dear reader, my intention is not to spread fear. i would even hate to intensify it with this message. what i aim to do with this message instead is make you aware of your own fears – and the consequences to them. all i am saying, apart from ‘i am afraid’ (and i am!), is ‘be aware’ – wars and conflicts approach slowly; like a shadow. after all, also the second world war generation expressed how they were “surprised” by the societal polarization, the extremism, the radicalism, and the resulting hatred and violence and inhuman behavior of “civilized societies”. it is only in the aftermath that it seems “so obvious” that this was coming. and i personally would rather jump too early than be too ignorant to ever see it coming; so yes, i am afraid.

i am afraid for the many who are too ignorant, too little informed, too stupid, or too weak to resist following the right or the left in pursuit of belonging and expressing what they dare to call an opinion. i am afraid for the few who are still able to resist both the pressures of right and left tearing them into polarization and the waves of media hyping fears. i am afraid for the many who died and are still to die in the wet grave of the mediterranean sea, the burning heat of the desert, or the dark and lonely infinity of yet another forest border crossing. and i am afraid for the few who actually manage to escape the suppression, the fear for life and existence, and the burning pain of suffering from losing loved ones on the way only to end up in the most dehumanizing of all conditions in a country of physical safety and psychological torture.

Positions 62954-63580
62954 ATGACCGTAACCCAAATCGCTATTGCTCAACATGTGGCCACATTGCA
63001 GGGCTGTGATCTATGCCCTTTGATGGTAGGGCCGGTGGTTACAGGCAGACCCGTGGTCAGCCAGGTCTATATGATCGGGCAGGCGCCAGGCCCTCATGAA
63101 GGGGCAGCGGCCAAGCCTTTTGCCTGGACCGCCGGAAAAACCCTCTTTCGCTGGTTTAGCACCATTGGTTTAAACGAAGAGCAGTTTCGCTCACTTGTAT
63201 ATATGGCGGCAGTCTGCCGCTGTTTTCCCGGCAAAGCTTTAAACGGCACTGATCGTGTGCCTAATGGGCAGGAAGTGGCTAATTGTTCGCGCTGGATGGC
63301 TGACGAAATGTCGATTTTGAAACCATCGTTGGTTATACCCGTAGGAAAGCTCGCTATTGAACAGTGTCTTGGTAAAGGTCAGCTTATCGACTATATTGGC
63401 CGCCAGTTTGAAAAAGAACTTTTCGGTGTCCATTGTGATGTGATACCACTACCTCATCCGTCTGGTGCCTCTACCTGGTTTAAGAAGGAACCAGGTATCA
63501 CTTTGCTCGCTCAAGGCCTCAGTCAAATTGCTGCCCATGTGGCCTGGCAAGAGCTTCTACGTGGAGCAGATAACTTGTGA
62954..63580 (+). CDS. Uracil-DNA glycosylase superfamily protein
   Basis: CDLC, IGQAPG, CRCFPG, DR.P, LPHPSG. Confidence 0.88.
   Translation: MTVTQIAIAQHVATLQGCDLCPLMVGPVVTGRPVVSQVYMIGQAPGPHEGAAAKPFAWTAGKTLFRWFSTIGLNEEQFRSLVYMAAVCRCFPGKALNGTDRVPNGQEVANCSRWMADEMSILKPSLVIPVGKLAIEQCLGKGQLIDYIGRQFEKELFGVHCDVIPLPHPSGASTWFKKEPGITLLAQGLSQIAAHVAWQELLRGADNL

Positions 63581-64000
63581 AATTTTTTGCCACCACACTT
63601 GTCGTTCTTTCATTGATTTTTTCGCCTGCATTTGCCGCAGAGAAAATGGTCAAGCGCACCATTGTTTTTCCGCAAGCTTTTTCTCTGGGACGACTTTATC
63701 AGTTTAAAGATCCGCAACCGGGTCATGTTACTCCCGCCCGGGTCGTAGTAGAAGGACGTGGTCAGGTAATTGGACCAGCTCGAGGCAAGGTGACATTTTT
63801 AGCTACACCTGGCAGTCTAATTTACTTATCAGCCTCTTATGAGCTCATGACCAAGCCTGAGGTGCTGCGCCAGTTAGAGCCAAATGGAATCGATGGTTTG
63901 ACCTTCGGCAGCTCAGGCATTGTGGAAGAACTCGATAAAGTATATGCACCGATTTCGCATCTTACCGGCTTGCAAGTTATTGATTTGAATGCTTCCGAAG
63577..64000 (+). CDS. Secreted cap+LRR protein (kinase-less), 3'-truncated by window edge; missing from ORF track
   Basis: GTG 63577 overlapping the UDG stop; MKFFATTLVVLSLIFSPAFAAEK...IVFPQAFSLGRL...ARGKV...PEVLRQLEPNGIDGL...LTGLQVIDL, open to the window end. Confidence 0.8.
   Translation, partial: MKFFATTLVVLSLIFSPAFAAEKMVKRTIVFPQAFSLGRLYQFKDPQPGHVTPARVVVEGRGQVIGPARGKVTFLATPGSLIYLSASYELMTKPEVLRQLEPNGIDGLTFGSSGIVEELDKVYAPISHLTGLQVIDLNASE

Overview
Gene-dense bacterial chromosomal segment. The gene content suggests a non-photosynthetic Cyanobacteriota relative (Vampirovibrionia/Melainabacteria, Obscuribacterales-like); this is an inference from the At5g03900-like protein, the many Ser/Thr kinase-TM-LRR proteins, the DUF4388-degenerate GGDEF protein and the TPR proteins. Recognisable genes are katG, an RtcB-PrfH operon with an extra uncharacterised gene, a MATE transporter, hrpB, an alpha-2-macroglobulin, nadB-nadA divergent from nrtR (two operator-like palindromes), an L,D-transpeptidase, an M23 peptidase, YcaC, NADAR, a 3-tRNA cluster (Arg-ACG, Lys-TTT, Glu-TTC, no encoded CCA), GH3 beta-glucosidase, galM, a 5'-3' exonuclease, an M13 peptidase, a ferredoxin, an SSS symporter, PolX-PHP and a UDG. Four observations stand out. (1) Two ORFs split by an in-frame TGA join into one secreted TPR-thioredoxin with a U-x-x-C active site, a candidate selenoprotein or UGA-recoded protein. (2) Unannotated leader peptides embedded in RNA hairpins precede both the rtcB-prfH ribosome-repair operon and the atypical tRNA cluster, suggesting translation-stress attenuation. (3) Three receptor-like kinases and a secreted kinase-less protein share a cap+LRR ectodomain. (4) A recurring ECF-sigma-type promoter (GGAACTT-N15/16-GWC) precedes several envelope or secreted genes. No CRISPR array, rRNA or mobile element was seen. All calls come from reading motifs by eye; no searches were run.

and i am afraid for my own life, because sooner or later, i fear, i will have to make a decision; between acting through actions or acting through blissfully ignoring the world around me, between leaving a right wing country and continent or staying and fighting back, and between my own ‘career’ and the values i grew up with and stand to defend.

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One Response to i am afraid

  1. Tatjana says:

    Feeling every word my dear, dear friend.

    “Sides have to be chosen” – i think i already have and so have you. I will not stand for a polarization. With everything i have i will work for Dialogs, empathy and fact checking.

    Je suis humain.
    Stay critical!